Most of the time, though, we're just compounding the problem. Take the ongoing fervor around Marvel Studios, the geek enablers who, in a little more than two years, have given us the diminishing returns of two Iron Man films, an underwhelming Incredible Hulk and promised Thor, Captain America and its massive all-hero gangbang The Avengers. This is simply unnecessary and unhealthy (and we should know it), but Hollywood wags love to remind us that had viewers not unloaded $1.2 billion worldwide on two Iron Man films in the first place, then we wouldn't be stuck in this suffocating comic-book miasma.
That's one of many “reasonable” excuses we can always expect from the industry, as we tumble down the OCD rabbit hole. It's also a lie — a smug, blame-the-victim canard that reminds me of the Hoarders episode in which a guy went hundreds of thousands of dollars into debt in order to build up his 60,000-piece beer-can collection (not to mention the second garage that accommodated it). Could you imagine if the show consultants had not only said that was healthy but delivered another 10,000 cans and passed along the bill? It would be criminal.
Yet that's essentially what Hollywood has done — often with the complicity of brands like Marvel or Hasbro, whose deep pockets underwrite the adaptations of crap we've had idle and buried in the closet for decades. This upcoming Battleship movie is particularly hilarious: Universal apparently needs $200 million to make a whole film around a game no one's played since some pre-adolescent road trip in the years before iPods and in-car DVD players. And don't forget DreamWorks' View-Master film, which at least has the topicality of 3-D to motivate digging the stereoscopic junk out of our unused toy box. It's not limited to kids' stuff, either: That same craven opportunism motivated this fall's Wall Street: Money Never Sleeps, refracting today's economic woes through Oliver Stone's '80s nihilist prism because … why, exactly? Because Shia LaBeouf said “yes”?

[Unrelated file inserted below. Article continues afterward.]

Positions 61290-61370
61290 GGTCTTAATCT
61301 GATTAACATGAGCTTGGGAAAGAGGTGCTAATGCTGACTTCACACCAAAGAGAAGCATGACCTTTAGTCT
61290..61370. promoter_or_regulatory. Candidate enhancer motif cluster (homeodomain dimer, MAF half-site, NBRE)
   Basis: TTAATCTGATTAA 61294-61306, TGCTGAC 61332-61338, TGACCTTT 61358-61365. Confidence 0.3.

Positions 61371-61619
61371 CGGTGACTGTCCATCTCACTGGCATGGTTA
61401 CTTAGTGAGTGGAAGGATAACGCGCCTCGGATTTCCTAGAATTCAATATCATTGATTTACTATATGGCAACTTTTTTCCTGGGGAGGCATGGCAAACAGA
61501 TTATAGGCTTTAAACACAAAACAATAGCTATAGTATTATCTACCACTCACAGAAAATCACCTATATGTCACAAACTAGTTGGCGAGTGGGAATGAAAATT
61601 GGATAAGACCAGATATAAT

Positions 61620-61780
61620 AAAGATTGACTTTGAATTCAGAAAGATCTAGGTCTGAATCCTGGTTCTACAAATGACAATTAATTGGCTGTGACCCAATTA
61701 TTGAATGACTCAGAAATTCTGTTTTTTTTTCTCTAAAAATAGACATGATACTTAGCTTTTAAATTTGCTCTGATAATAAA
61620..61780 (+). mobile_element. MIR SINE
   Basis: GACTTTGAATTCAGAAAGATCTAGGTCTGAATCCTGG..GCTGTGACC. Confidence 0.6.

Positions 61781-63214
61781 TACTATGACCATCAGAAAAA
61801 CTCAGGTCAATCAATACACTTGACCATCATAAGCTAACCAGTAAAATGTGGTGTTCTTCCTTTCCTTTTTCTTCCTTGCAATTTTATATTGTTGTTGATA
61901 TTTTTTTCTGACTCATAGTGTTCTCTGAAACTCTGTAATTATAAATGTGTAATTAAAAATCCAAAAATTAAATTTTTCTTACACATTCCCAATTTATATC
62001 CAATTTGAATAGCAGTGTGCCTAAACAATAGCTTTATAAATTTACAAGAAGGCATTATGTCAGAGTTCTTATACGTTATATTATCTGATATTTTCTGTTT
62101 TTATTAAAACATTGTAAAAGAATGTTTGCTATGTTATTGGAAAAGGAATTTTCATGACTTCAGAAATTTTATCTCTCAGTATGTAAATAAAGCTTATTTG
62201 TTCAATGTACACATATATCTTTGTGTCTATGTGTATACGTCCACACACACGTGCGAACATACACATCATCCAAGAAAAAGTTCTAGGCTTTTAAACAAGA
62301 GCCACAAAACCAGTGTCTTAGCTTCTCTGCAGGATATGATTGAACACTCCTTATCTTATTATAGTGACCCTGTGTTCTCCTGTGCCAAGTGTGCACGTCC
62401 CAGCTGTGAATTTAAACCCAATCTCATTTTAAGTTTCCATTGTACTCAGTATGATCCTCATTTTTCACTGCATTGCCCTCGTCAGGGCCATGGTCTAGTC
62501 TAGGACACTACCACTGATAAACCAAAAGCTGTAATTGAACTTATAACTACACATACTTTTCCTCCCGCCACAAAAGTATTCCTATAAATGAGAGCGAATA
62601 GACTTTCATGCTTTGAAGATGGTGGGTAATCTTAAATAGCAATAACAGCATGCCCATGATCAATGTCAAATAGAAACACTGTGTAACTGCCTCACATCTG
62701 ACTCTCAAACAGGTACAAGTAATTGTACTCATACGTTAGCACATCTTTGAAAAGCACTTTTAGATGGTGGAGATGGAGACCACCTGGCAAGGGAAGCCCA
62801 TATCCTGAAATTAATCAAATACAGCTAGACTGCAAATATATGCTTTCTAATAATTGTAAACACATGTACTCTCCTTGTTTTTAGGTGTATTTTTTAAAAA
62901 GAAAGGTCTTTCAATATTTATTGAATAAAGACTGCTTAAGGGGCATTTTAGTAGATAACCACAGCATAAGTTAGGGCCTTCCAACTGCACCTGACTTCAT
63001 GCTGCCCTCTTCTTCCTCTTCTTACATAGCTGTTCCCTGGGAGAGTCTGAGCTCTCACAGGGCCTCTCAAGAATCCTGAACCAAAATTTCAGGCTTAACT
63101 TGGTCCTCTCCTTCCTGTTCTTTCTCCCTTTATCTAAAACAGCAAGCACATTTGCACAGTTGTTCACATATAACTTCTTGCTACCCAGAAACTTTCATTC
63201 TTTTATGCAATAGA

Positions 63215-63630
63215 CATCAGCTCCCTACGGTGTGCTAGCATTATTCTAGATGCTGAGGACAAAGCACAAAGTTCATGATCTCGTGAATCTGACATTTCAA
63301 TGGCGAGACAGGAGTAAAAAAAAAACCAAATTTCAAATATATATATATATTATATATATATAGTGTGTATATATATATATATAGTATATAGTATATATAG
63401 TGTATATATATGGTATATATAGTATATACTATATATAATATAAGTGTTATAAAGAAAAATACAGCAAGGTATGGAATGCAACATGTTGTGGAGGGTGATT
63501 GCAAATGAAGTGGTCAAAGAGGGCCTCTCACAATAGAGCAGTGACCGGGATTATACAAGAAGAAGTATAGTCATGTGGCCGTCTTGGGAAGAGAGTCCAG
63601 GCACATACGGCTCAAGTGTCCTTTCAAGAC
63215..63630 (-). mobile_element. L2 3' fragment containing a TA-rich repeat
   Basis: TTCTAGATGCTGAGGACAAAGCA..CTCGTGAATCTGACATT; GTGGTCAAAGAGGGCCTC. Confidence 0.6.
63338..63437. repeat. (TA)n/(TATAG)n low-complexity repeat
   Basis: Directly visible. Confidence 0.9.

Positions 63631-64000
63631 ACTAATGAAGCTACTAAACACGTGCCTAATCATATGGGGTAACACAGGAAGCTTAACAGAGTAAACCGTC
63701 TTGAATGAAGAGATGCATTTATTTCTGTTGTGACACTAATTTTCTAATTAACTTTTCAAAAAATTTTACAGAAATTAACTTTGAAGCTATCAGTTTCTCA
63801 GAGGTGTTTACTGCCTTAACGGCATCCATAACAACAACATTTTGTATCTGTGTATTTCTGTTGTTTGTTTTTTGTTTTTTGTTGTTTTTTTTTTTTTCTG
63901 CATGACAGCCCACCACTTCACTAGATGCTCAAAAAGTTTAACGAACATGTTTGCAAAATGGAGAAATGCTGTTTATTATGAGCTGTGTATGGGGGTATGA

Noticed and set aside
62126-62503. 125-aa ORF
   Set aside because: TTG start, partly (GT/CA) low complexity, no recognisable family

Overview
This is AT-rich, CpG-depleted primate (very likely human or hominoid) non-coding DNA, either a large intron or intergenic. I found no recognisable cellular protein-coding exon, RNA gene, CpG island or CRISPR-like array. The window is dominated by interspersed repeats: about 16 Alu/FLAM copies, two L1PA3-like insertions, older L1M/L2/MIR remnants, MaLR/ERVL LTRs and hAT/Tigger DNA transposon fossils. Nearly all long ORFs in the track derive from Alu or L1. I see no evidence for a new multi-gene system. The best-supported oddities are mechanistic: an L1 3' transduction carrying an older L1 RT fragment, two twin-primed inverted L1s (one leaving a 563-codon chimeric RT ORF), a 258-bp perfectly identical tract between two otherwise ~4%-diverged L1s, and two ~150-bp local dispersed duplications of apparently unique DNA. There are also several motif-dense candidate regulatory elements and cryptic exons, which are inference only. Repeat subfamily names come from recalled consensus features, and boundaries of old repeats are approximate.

“Worthless, hazardous or unsanitary.” Think about it before your next date movie, family outing or pricey journey to the theater. Do we really need to keep all those old horror franchises in our living room? (And does dusting them off every year or two constitute “sanitary”?) Is the perpetuation of this superhero or that comics icon really worth the peril of living with studio mice gnawing at our imaginations?
Are we ready to cut our losses, clean cultural house and start fresh — assuming the house is even inhabitable anymore?
Here's your breathing mask and your garbage bag; let's get to work.